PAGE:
Paintbrushes, buckets and rollers have returned to the 900 block of East Washington Avenue.
For nearly 60 years, Mautz Paint Co. called the property across from Breese Stevens Field home.
But Hotel Indigo, the latest addition to the rapidly developing area, is paying homage to the paint company and Madison’s past. The hallways of the five-story hotel, its common spaces and 144 guest rooms — 96 of which are in the former Mautz warehouse — are filled with historic reminders. There are framed photographs of paint rollers, displays of old paintbrushes, photos of the city’s biking culture and, in the main lobby, a quote about colors and shapes from Sun Prairie native Georgia O’Keeffe.
Murals on each of the hotel’s floors showcase Madison-area notables like Thornton Wilder, the Madison-born playwright and novelist; architect Frank Lloyd Wright; UW-Madison chef Carson Gulley; and Bernhard Mautz, who founded the paint company on State Street in 1892 but moved the business to East Washington Avenue in 1942.
“We wanted to make sure we had art that spoke not only to the historic nature of the building but also the history of Madison,” said Adam Schomaker, vice president of sales and marketing for Great Lakes Management Group, which operates the hotel.
But the boutique hotel, which opened April 11, is also helping to further grow the Madison area’s rapidly expanding hotel industry. For the first time, the market, which includes the city’s suburbs, boasts more than 10,000 rooms, and more are on the horizon.
In 2007, the Madison area had about 8,000 rooms, but in a few years that number could easily be well above 11,000, said Charlie Eggen, president of the Greater Madison Hotel & Lodging Association. The newest additions include properties in a variety of price ranges, styles and locations, while others are planned for the Downtown, the Far East Side, near UW-Madison and potentially at the Alliant Energy Center.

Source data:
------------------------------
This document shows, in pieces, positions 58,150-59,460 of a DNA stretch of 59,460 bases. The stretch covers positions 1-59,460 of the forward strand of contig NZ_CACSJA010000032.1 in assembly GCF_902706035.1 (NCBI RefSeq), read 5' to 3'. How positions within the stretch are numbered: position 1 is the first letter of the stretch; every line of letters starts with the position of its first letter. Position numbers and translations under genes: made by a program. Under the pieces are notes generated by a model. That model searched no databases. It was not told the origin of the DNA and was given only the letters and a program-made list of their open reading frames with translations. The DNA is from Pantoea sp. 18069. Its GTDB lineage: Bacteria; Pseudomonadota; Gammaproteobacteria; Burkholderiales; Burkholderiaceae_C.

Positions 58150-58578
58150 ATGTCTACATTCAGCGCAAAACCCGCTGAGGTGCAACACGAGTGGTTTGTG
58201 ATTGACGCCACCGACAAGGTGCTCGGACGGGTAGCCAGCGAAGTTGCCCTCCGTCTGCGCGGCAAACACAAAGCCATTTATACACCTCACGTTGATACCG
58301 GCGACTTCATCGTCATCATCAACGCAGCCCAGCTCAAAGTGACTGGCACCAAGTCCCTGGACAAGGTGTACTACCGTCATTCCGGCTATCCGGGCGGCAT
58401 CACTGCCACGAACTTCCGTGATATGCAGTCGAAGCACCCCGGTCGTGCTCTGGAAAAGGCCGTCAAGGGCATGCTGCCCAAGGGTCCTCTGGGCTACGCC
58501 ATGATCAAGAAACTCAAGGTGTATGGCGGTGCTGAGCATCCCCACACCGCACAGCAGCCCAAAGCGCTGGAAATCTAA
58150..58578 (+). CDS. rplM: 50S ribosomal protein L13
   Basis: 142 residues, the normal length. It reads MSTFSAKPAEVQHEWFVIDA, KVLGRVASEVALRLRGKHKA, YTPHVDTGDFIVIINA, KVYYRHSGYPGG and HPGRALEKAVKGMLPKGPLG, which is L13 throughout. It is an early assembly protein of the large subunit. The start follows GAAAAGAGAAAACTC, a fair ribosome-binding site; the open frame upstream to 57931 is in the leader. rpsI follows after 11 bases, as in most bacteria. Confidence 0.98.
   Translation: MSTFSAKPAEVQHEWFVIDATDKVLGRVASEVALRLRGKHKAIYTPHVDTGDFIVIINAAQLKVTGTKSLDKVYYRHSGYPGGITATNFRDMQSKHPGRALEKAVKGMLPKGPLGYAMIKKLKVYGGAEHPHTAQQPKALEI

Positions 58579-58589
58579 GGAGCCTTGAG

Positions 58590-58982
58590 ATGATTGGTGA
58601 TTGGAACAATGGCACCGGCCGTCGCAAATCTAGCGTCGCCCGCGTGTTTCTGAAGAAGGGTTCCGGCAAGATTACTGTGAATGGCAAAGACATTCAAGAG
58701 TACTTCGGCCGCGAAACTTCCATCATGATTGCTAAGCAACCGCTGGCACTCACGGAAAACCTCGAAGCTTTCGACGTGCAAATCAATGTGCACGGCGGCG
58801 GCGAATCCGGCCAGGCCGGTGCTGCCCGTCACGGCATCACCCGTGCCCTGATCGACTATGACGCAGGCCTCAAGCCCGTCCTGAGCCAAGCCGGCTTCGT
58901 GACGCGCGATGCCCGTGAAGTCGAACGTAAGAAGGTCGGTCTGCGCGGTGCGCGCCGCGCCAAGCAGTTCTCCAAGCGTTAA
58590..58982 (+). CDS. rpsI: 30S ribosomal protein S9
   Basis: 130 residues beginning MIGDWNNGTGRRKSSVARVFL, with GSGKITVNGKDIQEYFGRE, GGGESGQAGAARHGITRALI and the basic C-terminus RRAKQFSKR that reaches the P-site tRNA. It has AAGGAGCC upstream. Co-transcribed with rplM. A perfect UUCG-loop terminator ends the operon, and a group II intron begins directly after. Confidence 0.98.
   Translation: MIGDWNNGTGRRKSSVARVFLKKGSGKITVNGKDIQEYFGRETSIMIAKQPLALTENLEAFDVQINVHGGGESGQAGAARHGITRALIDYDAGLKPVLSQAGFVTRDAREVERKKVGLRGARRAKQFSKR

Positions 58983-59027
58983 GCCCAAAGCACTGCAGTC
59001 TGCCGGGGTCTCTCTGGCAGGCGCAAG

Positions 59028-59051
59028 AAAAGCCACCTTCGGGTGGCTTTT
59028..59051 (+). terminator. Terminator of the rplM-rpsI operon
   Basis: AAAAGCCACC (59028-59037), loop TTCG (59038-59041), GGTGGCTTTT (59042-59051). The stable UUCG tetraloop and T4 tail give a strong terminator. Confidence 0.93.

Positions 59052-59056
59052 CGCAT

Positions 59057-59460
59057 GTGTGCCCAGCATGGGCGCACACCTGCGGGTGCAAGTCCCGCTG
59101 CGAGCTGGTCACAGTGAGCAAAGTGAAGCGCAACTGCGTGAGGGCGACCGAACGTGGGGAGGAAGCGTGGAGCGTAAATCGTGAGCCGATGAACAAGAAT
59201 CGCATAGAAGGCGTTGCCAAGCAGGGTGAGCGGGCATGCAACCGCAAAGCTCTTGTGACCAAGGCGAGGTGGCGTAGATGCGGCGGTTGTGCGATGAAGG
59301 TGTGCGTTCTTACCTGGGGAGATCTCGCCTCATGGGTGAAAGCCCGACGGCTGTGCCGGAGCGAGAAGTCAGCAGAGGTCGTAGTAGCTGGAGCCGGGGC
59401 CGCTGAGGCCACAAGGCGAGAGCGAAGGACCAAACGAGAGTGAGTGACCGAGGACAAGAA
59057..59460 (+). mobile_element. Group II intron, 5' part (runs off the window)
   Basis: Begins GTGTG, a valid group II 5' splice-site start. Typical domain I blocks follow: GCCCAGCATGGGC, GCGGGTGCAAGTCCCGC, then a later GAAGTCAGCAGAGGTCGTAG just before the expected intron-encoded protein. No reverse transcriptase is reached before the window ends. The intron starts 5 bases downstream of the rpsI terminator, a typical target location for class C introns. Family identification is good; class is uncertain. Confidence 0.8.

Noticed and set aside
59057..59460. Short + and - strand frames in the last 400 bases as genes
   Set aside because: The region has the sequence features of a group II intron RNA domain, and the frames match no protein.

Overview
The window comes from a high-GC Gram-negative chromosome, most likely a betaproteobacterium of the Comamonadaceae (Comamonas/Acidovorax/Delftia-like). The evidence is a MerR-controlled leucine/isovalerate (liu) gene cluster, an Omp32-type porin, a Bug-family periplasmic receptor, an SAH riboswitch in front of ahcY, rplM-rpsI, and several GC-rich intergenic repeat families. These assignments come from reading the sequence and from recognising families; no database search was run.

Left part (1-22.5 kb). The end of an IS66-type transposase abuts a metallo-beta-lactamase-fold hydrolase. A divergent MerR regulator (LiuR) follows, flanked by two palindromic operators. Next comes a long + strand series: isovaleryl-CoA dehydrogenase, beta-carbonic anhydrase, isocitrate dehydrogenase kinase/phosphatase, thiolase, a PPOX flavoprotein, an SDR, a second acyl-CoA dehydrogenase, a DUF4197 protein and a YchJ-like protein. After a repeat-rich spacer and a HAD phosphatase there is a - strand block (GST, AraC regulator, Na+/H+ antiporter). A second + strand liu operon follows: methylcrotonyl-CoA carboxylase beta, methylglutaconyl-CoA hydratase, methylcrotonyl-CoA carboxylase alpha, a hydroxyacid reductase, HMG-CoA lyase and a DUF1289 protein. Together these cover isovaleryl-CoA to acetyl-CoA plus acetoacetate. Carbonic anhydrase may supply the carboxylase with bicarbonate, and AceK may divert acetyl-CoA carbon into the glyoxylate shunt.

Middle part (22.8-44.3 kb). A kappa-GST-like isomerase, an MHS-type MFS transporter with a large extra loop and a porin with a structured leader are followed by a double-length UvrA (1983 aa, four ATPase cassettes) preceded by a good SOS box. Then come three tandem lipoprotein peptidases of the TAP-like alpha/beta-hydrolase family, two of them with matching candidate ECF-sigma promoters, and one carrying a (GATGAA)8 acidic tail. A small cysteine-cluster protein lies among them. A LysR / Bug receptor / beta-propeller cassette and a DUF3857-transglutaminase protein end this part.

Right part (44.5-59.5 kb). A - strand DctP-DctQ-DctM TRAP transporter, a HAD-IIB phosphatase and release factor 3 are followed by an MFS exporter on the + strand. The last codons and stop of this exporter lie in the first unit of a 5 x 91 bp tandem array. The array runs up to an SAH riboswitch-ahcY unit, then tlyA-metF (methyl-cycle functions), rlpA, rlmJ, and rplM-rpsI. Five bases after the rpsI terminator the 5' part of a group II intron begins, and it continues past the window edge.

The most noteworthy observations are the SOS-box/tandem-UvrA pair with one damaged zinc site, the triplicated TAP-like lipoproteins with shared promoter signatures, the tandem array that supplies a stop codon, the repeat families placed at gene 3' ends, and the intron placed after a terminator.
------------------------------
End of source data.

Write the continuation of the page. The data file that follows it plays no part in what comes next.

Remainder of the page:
Hotel occupancy was basically flat in 2018, growing just 0.2% from 2017, while 356 rooms were added to the Madison area’s hotel inventory. Overall revenue per available room increased by 1.4%, Eggen said.
“The key question is: Will visitor demand grow enough to continue to support hotel occupancy? Hotel investors are betting the answer is yes,” said Eggen, general manager of S&L Hospitality, Verona Hotel Group, Holiday Inn Express and Fairfield Inn & Suites in Verona.
“Hotels are massive investments that require continual improvements and professional management oversight. Hotels need to maintain occupancy and revenue to continue to reinvest and deliver the experience visitors expect.”
Challenges for the hotels include finding employees, the seasonal local economy and other lodging alternatives like Airbnb.